# Usage of correlated (non-linear correlation) variables in an experiment and standardisation of variables values

The setting (see the dataset at the end of the question)

The setting of the problem is this:

• I ask many multiple choice questions;
• only 1 out of the 3 available answers is correct;
• I ask the same question in two different forms (an EASY form and a COMPLEX form) (i.e. "what color is Hulk?" and "what is the color of the Hulk epidermis surface layer?");
• The correct answer DOES NOT change (i.e. Hulk is always green);
• The form of the available answers DOES NOT change, only the form of the question does;
• Respondents to the questions in the easy form are N, respondents to questions in complex form are n (and n is always less than N)(please assume that there is not any kind of bias, it is not the topic of this question);

My goal is to predict which is the REAL CORRECT answer (TARGET variable in the dataset) based on what respondents choose and in order to do that: (see the dataset at the end of the question)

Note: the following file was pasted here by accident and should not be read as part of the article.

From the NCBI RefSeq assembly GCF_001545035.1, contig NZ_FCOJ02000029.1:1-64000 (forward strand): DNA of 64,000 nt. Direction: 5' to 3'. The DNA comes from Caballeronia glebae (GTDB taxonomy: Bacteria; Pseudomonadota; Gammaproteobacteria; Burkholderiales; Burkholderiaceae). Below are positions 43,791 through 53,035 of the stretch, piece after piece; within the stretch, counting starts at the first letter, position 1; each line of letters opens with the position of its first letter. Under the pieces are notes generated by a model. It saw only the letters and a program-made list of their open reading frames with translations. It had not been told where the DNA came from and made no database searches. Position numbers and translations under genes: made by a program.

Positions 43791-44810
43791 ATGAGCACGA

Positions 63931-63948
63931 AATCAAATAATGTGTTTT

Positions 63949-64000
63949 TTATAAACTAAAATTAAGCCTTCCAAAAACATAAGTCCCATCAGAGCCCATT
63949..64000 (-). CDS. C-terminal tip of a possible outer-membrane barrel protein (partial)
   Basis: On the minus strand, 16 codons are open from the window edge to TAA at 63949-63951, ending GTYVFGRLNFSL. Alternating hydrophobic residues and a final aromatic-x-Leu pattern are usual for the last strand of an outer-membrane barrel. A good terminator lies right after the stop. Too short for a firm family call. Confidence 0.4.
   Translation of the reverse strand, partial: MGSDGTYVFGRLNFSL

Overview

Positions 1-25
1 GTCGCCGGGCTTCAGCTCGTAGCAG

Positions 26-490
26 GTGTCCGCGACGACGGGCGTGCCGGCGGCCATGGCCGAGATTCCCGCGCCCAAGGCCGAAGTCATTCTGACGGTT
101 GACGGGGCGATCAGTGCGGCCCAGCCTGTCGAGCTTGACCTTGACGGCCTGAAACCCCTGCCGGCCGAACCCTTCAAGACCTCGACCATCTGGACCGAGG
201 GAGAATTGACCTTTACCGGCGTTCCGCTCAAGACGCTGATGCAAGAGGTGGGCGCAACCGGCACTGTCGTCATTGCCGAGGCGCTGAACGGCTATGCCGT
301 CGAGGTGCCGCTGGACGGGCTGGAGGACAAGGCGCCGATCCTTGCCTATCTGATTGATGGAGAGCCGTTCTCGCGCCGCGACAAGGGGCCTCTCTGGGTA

1. I empirically noticed that the most selected answer in the EASY form tends to be the correct one (Var A of the dataset)
2. I empirically noticed that the most selected answer in the COMPLEX form tends to be the correct one (Var B of the dataset)
3. I empirically noticed that the answer that undergoes the minor reduction in response rate when shifting from EASY to COMPLEX form tends to be the correct one (Var E of the dataset)

Since point 3, is the heart of the question I will be more clear with an example: let's say that we have two possible answers: Answer 1 (A1) and Answer 2 (A2) to the same question (only one is correct), say that A1 has been selected 100 times in the easy form (remember the question is asked either in an easy or complex form, answers stay the same) and 90 times in the complex form, while A2 has been selected 200 times in the easy form while only 40 in the complex form.

Table to sum up: